5. I'm trying to find some authentic information regarding the original kirpan. Along with other artifacts, the Kirpan allegedly belonging the Guru (handed over by Nabha royal family after court battle), has recently (2015) been on display in Anandpur Sahib and on specially organised tour. The kirpan is short and there are longer swords and other artefacts- see this link. The Kirpan itself has a sharp straight edge. It is not curved (photo below, top left). The sheaths on all artifacts are made of leather perhaps with some wood on the larger ones and are straight in shape (no end hook). Given the design of the leather sheath, the manner in which it would be held by a gatra would be very different as there is no holding edge. The gatra would have had to be secured to the leather sheath somehow- perhaps the original gatra was also different to what is known today. Leather is used to keep the edge sharp, so the kirpan would have been very much functional with a cutting edge. The longer sword sheaths, consistent with sword designs from the era, have hooks on them for mounting to a leather horse saddle. If someone has high quality photos of these can they please share them. They look very different to the bog standard modern (20th century) style of kirpan, which resembles an arab knife, complete with sharp curve in the metal/wood decorative sheath. This modern design has always struck me as odd and inauthentic. The recently revealed artefacts are more in line with what has appeared to me in spiritual visualisation, but there are certain missing features, which presumably could have been lost over time. Who invented the modern style of Kirpan? How many other examples exist of authentic early kirpans, sheaths and gatras (with documented provenance)? Presumably the presentation of the Guru's short kirpan sets aside the belief that the original kirpan was "full length" and only shortened in length in the 19th century.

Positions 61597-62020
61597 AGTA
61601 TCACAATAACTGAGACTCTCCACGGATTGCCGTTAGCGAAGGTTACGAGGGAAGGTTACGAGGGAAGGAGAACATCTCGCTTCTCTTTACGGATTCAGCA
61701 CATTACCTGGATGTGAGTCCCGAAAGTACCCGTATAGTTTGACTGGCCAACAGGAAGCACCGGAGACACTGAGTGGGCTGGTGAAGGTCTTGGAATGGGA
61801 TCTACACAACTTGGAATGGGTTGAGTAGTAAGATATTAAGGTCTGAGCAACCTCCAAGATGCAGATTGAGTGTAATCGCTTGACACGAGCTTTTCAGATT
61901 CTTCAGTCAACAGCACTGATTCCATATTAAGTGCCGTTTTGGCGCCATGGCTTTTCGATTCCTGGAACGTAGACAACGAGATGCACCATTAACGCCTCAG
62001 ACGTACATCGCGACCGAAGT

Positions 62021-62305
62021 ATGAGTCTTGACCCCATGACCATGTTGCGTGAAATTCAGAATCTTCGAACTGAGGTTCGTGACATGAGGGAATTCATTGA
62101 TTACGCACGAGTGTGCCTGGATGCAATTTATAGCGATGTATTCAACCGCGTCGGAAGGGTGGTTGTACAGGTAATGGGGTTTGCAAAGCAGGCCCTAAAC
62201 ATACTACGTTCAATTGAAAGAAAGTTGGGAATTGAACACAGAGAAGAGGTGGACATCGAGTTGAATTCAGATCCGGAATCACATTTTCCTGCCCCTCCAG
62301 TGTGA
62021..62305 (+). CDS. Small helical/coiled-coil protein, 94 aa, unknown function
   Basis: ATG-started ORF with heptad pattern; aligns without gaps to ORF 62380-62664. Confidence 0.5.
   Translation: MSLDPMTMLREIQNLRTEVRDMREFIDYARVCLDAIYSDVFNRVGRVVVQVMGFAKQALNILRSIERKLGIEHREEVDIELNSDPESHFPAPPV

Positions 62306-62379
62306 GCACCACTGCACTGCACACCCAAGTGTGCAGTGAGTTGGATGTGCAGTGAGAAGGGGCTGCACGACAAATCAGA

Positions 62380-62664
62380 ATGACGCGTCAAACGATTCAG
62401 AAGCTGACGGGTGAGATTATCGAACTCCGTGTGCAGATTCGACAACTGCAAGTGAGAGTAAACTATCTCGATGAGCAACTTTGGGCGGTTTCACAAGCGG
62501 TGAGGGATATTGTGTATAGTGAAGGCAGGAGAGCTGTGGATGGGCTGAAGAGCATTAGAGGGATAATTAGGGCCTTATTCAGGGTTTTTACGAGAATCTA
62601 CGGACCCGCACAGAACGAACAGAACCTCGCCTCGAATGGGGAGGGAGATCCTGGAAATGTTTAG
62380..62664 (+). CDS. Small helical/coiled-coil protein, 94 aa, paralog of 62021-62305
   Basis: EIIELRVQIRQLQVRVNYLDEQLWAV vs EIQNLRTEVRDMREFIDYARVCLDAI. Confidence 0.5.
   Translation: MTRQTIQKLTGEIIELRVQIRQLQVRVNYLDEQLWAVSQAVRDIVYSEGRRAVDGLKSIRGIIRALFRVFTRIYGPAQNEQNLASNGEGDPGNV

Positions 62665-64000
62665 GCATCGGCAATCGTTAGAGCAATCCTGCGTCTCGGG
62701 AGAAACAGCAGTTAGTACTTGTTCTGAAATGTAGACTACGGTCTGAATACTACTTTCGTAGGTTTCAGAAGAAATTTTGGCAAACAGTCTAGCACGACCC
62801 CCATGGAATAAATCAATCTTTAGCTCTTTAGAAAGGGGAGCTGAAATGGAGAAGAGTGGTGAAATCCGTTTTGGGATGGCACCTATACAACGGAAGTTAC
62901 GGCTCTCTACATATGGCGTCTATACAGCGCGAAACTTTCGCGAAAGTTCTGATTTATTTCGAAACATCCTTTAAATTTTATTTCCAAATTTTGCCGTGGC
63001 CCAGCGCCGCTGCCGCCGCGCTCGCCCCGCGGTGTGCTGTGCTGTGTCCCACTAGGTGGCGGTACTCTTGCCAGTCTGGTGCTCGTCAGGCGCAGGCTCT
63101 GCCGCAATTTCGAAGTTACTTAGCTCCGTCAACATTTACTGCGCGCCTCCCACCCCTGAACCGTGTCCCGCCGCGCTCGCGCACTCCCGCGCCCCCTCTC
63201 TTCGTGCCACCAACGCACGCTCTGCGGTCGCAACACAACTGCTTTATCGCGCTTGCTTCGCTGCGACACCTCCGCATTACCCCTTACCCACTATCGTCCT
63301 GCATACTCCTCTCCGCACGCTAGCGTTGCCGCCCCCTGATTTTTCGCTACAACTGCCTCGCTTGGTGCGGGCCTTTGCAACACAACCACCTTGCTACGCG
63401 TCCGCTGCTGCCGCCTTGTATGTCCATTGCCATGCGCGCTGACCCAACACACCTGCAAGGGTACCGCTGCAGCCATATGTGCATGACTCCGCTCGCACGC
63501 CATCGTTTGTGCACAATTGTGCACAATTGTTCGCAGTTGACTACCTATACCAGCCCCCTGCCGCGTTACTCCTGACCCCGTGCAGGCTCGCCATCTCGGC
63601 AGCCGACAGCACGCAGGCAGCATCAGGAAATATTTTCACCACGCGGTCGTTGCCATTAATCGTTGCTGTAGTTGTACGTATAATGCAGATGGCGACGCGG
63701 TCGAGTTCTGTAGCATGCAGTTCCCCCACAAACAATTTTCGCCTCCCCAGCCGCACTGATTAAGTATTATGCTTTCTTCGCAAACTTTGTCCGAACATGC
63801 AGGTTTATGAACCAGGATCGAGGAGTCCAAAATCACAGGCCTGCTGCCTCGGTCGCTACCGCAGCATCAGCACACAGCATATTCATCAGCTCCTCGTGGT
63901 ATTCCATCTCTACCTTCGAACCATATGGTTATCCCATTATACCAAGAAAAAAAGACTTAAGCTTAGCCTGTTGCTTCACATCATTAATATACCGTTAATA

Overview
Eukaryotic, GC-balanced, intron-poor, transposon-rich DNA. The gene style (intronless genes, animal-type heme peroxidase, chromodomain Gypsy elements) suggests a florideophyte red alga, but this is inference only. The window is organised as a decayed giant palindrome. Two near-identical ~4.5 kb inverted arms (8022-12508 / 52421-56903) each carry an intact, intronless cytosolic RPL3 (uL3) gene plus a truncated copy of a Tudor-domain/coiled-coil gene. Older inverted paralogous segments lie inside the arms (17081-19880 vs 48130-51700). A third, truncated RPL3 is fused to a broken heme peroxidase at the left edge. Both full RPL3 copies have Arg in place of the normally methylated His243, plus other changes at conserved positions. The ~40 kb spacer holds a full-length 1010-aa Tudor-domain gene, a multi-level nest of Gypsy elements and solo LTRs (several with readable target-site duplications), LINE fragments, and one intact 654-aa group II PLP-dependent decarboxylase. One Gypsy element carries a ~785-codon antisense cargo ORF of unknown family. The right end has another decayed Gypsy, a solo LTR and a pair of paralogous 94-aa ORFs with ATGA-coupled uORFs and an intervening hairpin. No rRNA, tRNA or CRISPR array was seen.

6. Can anyone provide contact information (Facebook, Whatsapp, Phone Number, etc...) For shastar/kirpan makers/sellers in Amritsar? Thank You.